The U.S. Supreme Court will consider how to balance the rights of companies to protect patent rights created with their resources against the ability of inventors to move freely between employers in a case to be argued Wednesday.
The high court is reviewing a U.S. Court of Appeals for the Federal Circuit decision holding that the inventor of a surgical device and his current company, Minerva Surgical Inc., can’t argue two patents on the device are invalid to defeat infringement claims by his former employer
The appeals court applied the doctrine of assignor estoppel, which is intended to block an inventor from selling his patent and later saying in court that what he sold was worthless. Minerva is asking the Supreme Court to abolish or severely limit the doctrine to protect inventors’ rights.
Abolishing the doctrine could create uncertainty for companies acquiring intellectual property, attorneys say.
Tech companies see the attack on assignor estoppel as an erosion of their rights to enforce their intellectual property, Baker Botts partner G. Hopkins Guy III said. “Suddenly allowing the inventors to come back and say anything they want to—to assert prior art of any kind against the patent—could be a disaster,” he said.
But the Federal Circuit’s current approach of blocking former employees from challenging even patents that are broader than what the employee assigned is unfair, Kramer Levin Naftalis & Frankel partner Irena Royzman said. “It chills mobility in terms of employees moving from company to company or starting a new company,” she said.
Several amicus briefs, filed by the New York Intellectual Property Law Association, the U.S. solicitor general, and others, are urging the court to find a middle ground.
“The Federal Circuit is applying a complete per se approach which is, if you assigned a patent or a patent application, that’s it, that essentially ends the inquiry,” Royzman, who filed the NYIPLA brief, said. Instead the doctrine should be applied on a case-by-case basis depending on the facts to be fair to both sides, she said.
“Assignor estoppel is a very useful doctrine, and if it’s eliminated completely I don’t think that’s good for the patent law,” said Knobbe Martens partner Joseph R. Re, who filed an amicus brief in his capacity as president of the American Intellectual Property Law Association. “This case it might be one of those circumstances where the doctrine should not apply,” he said. “But that’s no reason to throw the baby out with the bathwater.”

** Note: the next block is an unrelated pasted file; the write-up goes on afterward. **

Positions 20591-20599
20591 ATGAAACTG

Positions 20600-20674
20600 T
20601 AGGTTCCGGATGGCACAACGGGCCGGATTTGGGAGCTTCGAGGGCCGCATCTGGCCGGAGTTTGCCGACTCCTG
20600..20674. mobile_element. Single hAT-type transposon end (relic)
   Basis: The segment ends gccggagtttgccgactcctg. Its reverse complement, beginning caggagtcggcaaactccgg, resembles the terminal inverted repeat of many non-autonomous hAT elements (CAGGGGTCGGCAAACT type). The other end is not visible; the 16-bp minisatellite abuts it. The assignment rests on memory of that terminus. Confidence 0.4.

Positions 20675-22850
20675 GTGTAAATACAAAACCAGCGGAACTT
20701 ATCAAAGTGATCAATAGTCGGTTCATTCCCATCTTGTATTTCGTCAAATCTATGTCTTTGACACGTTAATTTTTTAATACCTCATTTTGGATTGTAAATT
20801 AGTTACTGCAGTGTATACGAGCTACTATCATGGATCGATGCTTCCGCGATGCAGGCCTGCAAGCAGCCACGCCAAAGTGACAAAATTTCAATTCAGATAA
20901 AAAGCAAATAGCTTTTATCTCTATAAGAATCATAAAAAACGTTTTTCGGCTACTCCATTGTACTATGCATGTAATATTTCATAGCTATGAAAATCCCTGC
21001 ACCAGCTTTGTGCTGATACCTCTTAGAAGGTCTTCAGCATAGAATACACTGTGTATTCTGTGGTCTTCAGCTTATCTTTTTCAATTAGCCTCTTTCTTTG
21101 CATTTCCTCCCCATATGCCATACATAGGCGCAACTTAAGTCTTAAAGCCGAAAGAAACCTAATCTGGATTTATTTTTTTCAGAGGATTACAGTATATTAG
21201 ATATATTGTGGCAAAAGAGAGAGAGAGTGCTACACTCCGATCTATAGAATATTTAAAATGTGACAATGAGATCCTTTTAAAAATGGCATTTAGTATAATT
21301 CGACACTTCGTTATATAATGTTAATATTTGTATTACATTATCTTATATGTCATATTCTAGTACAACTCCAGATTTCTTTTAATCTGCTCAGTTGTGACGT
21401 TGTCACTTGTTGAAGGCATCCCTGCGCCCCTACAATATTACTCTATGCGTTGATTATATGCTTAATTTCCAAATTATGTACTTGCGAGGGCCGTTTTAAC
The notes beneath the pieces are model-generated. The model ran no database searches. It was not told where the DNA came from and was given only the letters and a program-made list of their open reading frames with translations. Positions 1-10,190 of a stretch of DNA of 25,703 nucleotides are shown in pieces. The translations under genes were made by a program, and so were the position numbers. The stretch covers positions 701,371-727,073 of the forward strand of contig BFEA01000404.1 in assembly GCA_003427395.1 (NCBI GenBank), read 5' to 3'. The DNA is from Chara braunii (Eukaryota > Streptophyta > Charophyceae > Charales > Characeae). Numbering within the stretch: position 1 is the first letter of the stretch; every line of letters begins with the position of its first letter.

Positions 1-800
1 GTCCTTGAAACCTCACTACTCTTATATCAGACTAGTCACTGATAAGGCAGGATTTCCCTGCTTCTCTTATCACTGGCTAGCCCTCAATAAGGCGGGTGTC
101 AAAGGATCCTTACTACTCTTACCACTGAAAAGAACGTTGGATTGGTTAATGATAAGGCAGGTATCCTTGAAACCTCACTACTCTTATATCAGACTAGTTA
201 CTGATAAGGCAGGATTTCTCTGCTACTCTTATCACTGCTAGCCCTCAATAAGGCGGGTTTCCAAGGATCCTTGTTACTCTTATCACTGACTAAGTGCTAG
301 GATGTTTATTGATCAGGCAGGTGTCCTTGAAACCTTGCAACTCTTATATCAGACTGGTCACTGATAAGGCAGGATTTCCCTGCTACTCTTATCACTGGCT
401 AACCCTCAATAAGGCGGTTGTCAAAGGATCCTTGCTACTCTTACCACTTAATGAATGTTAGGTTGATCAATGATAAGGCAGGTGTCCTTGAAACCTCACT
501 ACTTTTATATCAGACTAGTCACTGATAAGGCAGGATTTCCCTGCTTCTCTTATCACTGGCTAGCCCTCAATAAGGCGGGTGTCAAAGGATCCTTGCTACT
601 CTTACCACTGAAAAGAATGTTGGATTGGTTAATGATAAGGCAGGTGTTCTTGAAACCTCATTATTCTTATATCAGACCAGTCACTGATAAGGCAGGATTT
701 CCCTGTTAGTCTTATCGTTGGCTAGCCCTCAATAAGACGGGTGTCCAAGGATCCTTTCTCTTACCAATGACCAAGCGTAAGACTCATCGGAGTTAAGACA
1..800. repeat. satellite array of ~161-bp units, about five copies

But Snell & Wilmer partner Jeffrey D. Morton thinks the court will “go hard one way or the other.” It’s tough to imagine how the court could craft a workable rule in the middle, he said.
The Supreme Court doesn’t usually take cases to “rubber stamp them and suggest everything’s fine,” Guy said, so it’s reasonable to assume assignor estoppel may be on the chopping block.
Getting rid of the doctrine could create higher costs associated with patent transactions, Morton said.
There will be a greater emphasis on due diligence by the company buying or acquiring intellectual property to make sure the patents are sound and the inventor was thorough during the prosecution, he said.
Parties might turn to contract law and trade secrets litigation if the court does away with assignor estoppel, Re said. “When the patent law fails, contract law comes in and fills the gap,” he said.
Inventors won’t be totally out of luck if the court maintains the status quo, Morton said. Assignor estoppel doesn’t apply at the patent office to bar inventors from challenging their own patents in inter partes review or ex parte reexamination.
“If they maintain assignor estoppel, I think that there could be a bump in IPRs because that will then be the sole venue for an assignor to challenge patent validity,” Morton said.
The statutes that govern patent office appeals allow a challenge from “any person at any time,” Guy said. “Clearly the inventor qualifies as ‘any person.’”
Guy is concerned about “having the Supreme Court looking through a keyhole at a little problem and being told, ‘Oh my gosh, these poor inventors are just dying to invent and the world won’t let them.’” With the availability of agency reviews to challenge patents, “I don’t see it as being a particularly onerous burden that inventors are suffering under, to be honest,” he said.
Why This Case?
The Supreme Court takes very few cases, and has repeatedly declined to step into areas of patent law where parties constantly complain about confusion, like patent eligible subject matter.
The justices may see this as a discrete issue that they can rectify more easily than something like eligibility, Royzman said.
“This is accessible to them: They’ve heard of equitable doctrines, they’ve heard of estoppel, fair dealing sounds familiar,” she said.
The case could have more impact than an eligibility case. “Once you learn what is and is not patentable you sort of learn to adapt accordingly,” Morton said. “But regardless of your patentable subject matter, there are a lot of intellectual property transactions going on, and this could have a fairly significant effect, especially if they do away with the doctrine.”
Robert N. Hochman of Sidley Austin LLP in Chicago will argue for Minerva. Morgan L. Ratner, assistant to the U.S. solicitor general, will argue for the government as amicus curiae in support of neither party. Matthew M. Wolf of Arnold & Porter LLP in Washington will argue for Hologic.
The case is Minerva Surgical, Inc. v. Hologic, Inc., U.S., No. 20-440, argument 4/21/21.
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